In 1976, Jacques Vallee published a book entitled, "The Invisible College". In it he proposed that members of the scientific community were aware of, and taking note, that strange and very unusual events were being reported by credible witnesses.

On a less positive note is the regrettable license suspension of Dr. Scott Corder from Ottawa, Kansas. The state authorities took this step in March, 1989, after publication of the forty one year old doctor’s religious beliefs, that also encompassed the topic of UFOs and extraterrestrials. Two years later he still had not been reinstated and was suffering economic hardship as a consequence.

More recently, accompanied by wider publicity was the private and public hounding of Dr. John Mack, 1977 Pulitzer Prize Winner and tenured staff member of the Harvard Medical School. His departmental colleagues really gave him an academic bashing, until a prominent figure moved in with political muscle and money to offer support. Apologies all round, case closed! Dr. Mack’s "crime" it would seem, was to scientifically investigate by hypnotic regression, cases of victims who claimed to have been possibly abducted by those ever elusive aliens. The trauma they suffered as an after effect was all too real. Researching, documenting and publishing his findings, according to the prescribed scientific methodologies, was clearly an irritant to many fellow members of academia.

Dr. Steven Greer, a Missouri, trauma physician, has founded a cutting edge organization called C.S.E.T.I. with the publicly announced intention of making contact with these visitors from who knows where. This brave man has put his name and career on the line in the pursuit of what he and others discern as very real happenings.

Back here in the Canadian northlands we seem to have too few representatives of the medical profession prepared to stand and be counted. At least when it comes to "visitor" interaction and the consequences thereof.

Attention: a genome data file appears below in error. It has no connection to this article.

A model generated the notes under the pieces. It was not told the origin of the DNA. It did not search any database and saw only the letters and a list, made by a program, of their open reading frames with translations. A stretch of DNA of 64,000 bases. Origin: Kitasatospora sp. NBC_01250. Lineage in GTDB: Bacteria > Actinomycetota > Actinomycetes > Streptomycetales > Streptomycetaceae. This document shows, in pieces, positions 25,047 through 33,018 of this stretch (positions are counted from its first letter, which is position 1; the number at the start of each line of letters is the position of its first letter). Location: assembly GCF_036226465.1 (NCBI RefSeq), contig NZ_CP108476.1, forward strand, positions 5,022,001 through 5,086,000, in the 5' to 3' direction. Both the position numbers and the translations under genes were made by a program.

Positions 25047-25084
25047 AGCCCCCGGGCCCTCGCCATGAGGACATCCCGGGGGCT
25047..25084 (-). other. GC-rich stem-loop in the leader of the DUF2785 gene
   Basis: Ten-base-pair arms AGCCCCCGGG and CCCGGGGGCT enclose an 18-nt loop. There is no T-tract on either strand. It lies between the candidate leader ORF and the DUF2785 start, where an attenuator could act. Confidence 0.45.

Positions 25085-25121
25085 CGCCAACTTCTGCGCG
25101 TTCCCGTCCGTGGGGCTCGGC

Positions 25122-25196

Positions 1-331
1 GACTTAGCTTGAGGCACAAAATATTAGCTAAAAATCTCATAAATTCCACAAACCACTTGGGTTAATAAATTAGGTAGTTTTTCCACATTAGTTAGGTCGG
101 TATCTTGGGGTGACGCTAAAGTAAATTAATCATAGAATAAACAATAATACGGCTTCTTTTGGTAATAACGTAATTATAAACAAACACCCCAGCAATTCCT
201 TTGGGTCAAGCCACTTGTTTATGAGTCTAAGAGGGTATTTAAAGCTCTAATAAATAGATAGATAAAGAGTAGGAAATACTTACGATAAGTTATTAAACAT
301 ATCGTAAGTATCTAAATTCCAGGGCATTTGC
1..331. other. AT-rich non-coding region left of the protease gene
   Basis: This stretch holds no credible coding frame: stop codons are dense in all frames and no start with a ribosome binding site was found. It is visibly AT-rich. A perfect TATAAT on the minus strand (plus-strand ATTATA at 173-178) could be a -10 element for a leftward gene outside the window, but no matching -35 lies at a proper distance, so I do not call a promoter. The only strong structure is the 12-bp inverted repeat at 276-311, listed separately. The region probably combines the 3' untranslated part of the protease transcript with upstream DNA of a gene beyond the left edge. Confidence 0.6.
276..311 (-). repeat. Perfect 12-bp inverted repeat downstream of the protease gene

Dr. David Gotlib from Toronto and a physician from Saskatoon that I know attended a "closed door" Abduction Study Conference at M.I.T. in 1992. My friend told me he had, like everyone else, to sign a non disclosure document. Consequently I had to read about it all much later on.10 The important thing here of course is the acceptance and recognition within the medical community that SOMETHING is taking place on a grand scale. Exchange of anecdotal data and what to do seems to have been the principal order of the day.

I would like to think (and hope) that Canada’s representation extended beyond the two doctors mentioned above. Locally I know of a doctor who taught at a Vancouver city university, plus a number of clinical hypnotherapists who are ready to assist when called upon. Hardly an impressive showing at a national level, but 10% of something is better than 50% of nothing.

My own doctor, of Chinese origin, is aware of my interest in the field of Ufology and when time permits asks questions related to the phenomena. He has also perused publications that I have provided, published by our organization, describing current events.

Another doctor I am told of, also a Vancouver resident, is sympathetic to and believing of his female patient. This lady, a minister within her church, has a detailed history of "visitor" involvement. Her story which she courageously told on TV resulted in her losing her job with a major national banking firm.

Paradoxically, this same lady went to see a psychologist on referral, which ultimately ended in a shouting match and a file footnoted, "DELUSIONAL" Clearly we still have a long way to go.

On a more optimistic note I see that MUFON11 lists their Advisory Board of Consultants, 39 in the field of Medicine, 23 in Psychology, 1 in Psychotherapy, and 6 in Psychiatry. Granted a very small beginning, few in number, but of those listed in this account, I salute them, they deserve it, they’ve earned it and more power to them.

Surely after half a century of confusion, terror, and trying to sort out this mess, isn’t it about time that we rallied around all these victims? Isn’t it about time the "helping" professions stopped pretending all these events are a figment of patient imagination and instead reached out and really helped?

Isn’t it about time we just closed the gap? How about it EVERYONE?


  1. "UFO Related Human Psychological Effects" John Scheussler
  2. "The Encyclopedia of UFO’s" Ronald D. Story 1980 Doubleday Dolphin.
  3. Evening Post, Wigan England 10th January 1997
  4. Mail, Hartlepool England 19th February 1997
  5. Mufon Proceedings July 1997
  6. "UFOs Over Africa" Cynthia Hind 1996 Horus House Press
  7. "Encounters in Australia" Dr. John Carpenter, Video, 1997
  8. "Confrontations" Jacques Vallee 1990 Ballantine Books
  9. "Alien Abductions in the Gingerbread House" Dr. Karla Turner, UFO Sightings fall 1997.
  10. "Close Encounters of the Fourth Kind" C.D.B. Bryan 1995, Alfred A. Knopf.
  11. Mufon Proceedings July 1997.